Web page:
Sebastian Köln wrote:Gordon, that sounds like an awful lot of stuff to fail! I don't want any electronics exposed to the weather here, and given how much fence is needed, I doubt a 5 "smart clips" on every post would be affordable.
If you have to pay someone (I am picking the labour rate from local car dealerships here) $160 per hour to build things, then none of this could be affordable. And knowing the work some of these "technicians" perform (I would rather have a mechanic fix my car, than a technician), it won't work long.
Have you ever looked at an Arduino board? Or a Raspberry Pi computer? I think the original price point for Raspberry Pi (model 1) was $35 USD. About the size of a credit card.
Two of my desktop/servers that I have here, have 750W power supplies. I just bought a Pinebook Pro laptop which has a Rockchip 3399 CPU in it. I also have a Raspberry Pi clone here, which has the same Rockchip 3399 CPU in it. It has a 15W power supply (wall wart). I first tried to install a 1 TB NVMe SSD in it which drew 6.8W of power, and the machine wouldn't boot. Too much power. I had to go buy a different SSD which only draws 4W of power; now it boots.
I am going to use that Rockchip 3399 RPi clone, as part of a GPS basestation on my farm so that I can do realtime kinematic corrections and get precisions down to about 1cm. Not bad for something with the cross section of a credit card (it's about 2-3 inches thick, but most of that is air). I think the local John Deere dealership sells add-ons to equipment (and then yearly subscriptions) for thousands (10s of thousands? More?) of dollars. Once I get my GPS base station up and running (probably about $400 CDN for parts), I may let local farmers use my data for free, or some minimal price. If commercial operations look to access the data, it will be closer to John Deere's prices.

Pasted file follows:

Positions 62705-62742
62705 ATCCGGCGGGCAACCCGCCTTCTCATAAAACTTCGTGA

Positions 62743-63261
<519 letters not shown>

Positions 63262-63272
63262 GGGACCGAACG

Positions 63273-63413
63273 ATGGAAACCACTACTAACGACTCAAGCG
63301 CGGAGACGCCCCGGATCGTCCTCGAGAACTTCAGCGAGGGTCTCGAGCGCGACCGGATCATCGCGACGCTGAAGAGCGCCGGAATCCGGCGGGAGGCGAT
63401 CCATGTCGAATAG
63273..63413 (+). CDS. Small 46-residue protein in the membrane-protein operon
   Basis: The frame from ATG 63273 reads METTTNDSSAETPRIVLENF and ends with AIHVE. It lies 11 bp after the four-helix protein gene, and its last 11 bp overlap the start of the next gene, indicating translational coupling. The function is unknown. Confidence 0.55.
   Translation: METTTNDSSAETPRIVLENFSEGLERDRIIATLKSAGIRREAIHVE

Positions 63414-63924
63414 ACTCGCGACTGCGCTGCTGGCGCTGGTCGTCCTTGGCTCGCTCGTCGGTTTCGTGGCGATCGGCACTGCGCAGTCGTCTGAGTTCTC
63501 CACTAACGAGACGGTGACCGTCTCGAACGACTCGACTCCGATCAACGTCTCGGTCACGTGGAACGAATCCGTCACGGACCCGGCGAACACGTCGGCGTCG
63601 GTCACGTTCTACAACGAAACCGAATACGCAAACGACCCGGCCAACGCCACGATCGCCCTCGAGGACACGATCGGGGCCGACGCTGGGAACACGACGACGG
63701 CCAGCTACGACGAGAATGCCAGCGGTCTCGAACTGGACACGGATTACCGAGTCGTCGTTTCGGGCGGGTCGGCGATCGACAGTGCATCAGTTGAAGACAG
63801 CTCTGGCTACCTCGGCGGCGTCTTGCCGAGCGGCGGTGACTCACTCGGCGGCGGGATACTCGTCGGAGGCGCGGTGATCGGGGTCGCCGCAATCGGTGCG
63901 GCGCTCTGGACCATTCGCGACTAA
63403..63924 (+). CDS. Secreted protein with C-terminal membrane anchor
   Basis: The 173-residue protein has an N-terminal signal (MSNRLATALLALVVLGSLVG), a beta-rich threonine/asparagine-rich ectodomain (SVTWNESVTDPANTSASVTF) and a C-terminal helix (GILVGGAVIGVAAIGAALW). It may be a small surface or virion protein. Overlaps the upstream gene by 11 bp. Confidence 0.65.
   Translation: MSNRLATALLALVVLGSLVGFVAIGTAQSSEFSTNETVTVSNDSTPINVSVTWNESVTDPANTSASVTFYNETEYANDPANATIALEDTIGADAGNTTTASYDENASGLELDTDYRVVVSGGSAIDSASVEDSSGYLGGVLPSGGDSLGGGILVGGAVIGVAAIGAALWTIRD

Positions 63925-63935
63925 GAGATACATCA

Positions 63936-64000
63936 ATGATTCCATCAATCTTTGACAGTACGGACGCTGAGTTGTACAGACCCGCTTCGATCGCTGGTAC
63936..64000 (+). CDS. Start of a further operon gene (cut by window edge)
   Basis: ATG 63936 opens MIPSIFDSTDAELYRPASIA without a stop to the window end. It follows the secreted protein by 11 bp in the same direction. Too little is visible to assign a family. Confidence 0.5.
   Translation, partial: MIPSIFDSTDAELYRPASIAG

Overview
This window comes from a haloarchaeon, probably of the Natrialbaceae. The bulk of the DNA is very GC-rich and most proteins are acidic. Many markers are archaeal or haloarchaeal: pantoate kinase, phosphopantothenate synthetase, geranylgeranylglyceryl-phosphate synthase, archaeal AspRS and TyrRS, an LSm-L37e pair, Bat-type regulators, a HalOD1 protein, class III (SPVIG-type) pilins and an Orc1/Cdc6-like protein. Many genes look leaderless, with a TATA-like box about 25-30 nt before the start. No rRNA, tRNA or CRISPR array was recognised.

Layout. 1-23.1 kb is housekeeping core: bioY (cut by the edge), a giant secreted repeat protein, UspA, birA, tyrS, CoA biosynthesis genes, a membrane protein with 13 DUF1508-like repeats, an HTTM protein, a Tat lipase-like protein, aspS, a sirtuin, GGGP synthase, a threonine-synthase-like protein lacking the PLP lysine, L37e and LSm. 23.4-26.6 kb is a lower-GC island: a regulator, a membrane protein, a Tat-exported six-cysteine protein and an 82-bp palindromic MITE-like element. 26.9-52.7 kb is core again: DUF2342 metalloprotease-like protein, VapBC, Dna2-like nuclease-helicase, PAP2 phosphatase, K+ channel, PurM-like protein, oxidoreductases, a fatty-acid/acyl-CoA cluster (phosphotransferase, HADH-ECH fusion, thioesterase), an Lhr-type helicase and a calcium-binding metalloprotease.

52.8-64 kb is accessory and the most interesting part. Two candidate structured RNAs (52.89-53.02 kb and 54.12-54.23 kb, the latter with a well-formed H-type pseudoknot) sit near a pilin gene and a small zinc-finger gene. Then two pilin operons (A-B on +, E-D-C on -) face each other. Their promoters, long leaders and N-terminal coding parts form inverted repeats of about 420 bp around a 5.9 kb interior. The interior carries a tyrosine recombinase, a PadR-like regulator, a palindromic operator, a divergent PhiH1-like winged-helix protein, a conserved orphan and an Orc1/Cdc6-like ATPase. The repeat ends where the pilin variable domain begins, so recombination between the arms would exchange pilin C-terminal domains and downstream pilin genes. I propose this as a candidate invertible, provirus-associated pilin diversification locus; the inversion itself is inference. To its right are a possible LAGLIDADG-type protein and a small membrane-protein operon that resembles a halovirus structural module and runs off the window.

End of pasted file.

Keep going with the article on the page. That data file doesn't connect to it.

Lots of electronics gets "potted". Once the circuit (which could include a printed circuit board) is finished, it is put in a mold and liquid epoxy resin is poured in to encapsulate all of the electronics. This works for low power electronics (because epoxy is lousy at conducting heat). But the epoxy encapsulation pretty much keeps all the weather away from the electronics.
We can make epoxy conduct heat better. The two best heat conductors are diamond and graphite/graphene/buckminsterfullerene/carbon nanotubes. Diamond doesn't conduct electricity, whereas all the other carbon based things in the second category do. So, some kind of diamond addition to epoxy could probably let epoxy potting work for higher powered circuits to (if we get the price of diamond low enough).
There has been a zillion service stations and similar, who have buried steel tanks for gasoline, diesel, .... And lots of those installs (especially the early ones) resulted in huge leaks of fuel into the ground and huge potential bills for someone to redevelop the land after the service station went away. A local company in that business a few years ago dug up a glass/epoxy tank which had been buried for 50 (?) years. It looked like new. Glass/epoxy is still more expensive on the initial install; but lifetime costs is like comparing someone who gets migraines most days with a person who has never had a headache.